Investors are extremely bearish, with the start of 2016 shaping out to be the worst ever for many stock markets around the world.
The Bank of America Merrill Lynch bear/bull indicator has fallen into extremely bearish territory again, with five of its six components either bearish or very bearish, and just hedge fund positioning in neutral territory.
Long-only positioning, credit market technicals and equity flows were all bearish, while equity market breadth and bond flow were very bearish.
The bear/bull indicator may be sending a contrarian “buy” signal at this depressed level, but the analysts at Bank of America Merrill Lynch recommend being long cash and volatility.
They say the risks of short, sharp pullbacks in risk assets are high, “at least until PMIs are back over 50 in China and the US, two-way risk emerges in the Chinese yuan and oil, and/or a spike in volatility induces the Fed to pause.”
There is a risk that the S&P 500, which has lost nearly 5% in the first week of trading of the year, pulls back to between 1850 and 1900, according to the analysts’ report.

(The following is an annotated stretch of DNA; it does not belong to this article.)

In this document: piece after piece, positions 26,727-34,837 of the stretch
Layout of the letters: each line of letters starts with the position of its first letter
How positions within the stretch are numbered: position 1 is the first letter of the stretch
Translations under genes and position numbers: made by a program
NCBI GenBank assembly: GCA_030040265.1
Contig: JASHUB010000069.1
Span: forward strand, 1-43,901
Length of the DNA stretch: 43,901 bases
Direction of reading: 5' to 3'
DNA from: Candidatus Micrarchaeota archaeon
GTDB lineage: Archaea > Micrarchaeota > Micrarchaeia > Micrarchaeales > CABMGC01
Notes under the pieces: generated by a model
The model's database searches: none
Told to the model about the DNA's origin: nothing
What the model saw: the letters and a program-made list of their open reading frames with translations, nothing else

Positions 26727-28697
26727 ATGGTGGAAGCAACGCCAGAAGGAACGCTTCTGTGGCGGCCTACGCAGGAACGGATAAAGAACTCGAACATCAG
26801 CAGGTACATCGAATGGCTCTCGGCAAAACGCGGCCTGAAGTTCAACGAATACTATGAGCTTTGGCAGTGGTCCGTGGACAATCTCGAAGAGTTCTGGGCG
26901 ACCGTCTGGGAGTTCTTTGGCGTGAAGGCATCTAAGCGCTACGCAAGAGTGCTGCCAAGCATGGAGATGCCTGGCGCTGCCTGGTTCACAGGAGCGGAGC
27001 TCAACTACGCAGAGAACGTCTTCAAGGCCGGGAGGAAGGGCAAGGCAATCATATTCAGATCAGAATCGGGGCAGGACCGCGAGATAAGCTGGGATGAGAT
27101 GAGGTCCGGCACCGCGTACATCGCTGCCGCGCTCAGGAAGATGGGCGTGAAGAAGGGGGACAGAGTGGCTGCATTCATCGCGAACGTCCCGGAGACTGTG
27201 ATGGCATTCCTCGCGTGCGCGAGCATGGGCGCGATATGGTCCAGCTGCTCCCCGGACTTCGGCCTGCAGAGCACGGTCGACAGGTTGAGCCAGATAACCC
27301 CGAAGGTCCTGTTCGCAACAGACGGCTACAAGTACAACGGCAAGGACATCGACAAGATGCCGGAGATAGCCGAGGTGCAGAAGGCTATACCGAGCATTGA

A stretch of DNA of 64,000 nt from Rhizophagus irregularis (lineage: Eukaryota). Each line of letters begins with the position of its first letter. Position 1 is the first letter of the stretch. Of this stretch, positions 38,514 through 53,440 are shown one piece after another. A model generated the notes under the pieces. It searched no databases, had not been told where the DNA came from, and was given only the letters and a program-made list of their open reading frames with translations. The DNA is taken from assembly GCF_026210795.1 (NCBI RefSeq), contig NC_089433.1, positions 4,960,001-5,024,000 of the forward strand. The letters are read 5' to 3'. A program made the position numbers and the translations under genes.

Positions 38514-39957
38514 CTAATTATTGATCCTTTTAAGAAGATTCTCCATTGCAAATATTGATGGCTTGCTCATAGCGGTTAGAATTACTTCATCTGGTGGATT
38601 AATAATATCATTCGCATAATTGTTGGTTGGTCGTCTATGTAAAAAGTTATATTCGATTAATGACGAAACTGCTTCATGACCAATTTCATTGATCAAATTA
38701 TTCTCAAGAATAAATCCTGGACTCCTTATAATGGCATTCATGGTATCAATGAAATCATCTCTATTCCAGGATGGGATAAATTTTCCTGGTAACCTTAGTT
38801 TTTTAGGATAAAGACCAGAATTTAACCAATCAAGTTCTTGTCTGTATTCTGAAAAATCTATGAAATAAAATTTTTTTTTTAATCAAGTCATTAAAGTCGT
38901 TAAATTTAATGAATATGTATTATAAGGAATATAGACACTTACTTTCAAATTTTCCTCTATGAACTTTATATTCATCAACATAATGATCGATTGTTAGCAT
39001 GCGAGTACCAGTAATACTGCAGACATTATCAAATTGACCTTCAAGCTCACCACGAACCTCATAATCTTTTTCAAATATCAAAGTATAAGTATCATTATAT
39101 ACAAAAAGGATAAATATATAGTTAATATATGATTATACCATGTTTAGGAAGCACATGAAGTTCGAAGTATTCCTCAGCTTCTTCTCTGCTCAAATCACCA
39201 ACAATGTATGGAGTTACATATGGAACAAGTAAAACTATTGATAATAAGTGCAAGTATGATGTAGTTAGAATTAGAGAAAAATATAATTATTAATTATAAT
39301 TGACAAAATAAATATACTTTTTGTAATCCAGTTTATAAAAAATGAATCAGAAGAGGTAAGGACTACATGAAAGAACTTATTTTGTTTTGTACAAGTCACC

They note that in 2015 cash outperformed both stocks and bonds for the first time since 1990 and that “ever since the end of QE3 in late 2014, leadership across asset markets has shifted sharply away from stocks and bonds to the US dollar, volatility and cash.”
“We believe the three drivers of asset prices — Positioning, Profits, Policy — argue for further outperformance of defensive assets in the near-term.”
They list three trends that point towards decreased demand for risk assets in the first quarter: The first is that private clients are moving into cash (allocations to cash jumped to a two-year high of 12% of assets under management in December, while equity allocations were 59% from the record 63% in March 2015).
The second is that sovereign wealth funds, an important supplier of capital flows for equities and other assets, have stopped pumping fresh money into the capital markets. The level of sovereign wealth funds assets under management has stagnated at $7.2 trillion in recent quarters, and of those, $4.4 trillion belongs to countries that are commodity producers.
And finally, the third headwind for risk assets is that, with interest rates and bond yields rising, however slowly, the cost of issuing debt is increasing and stock buybacks will be less of a tailwind for equities than they were.
“If companies cannot now issue debt to fund buybacks, this marks an important turning point for the stock market,” the analysts at Bank of America Merrill Lynch point out.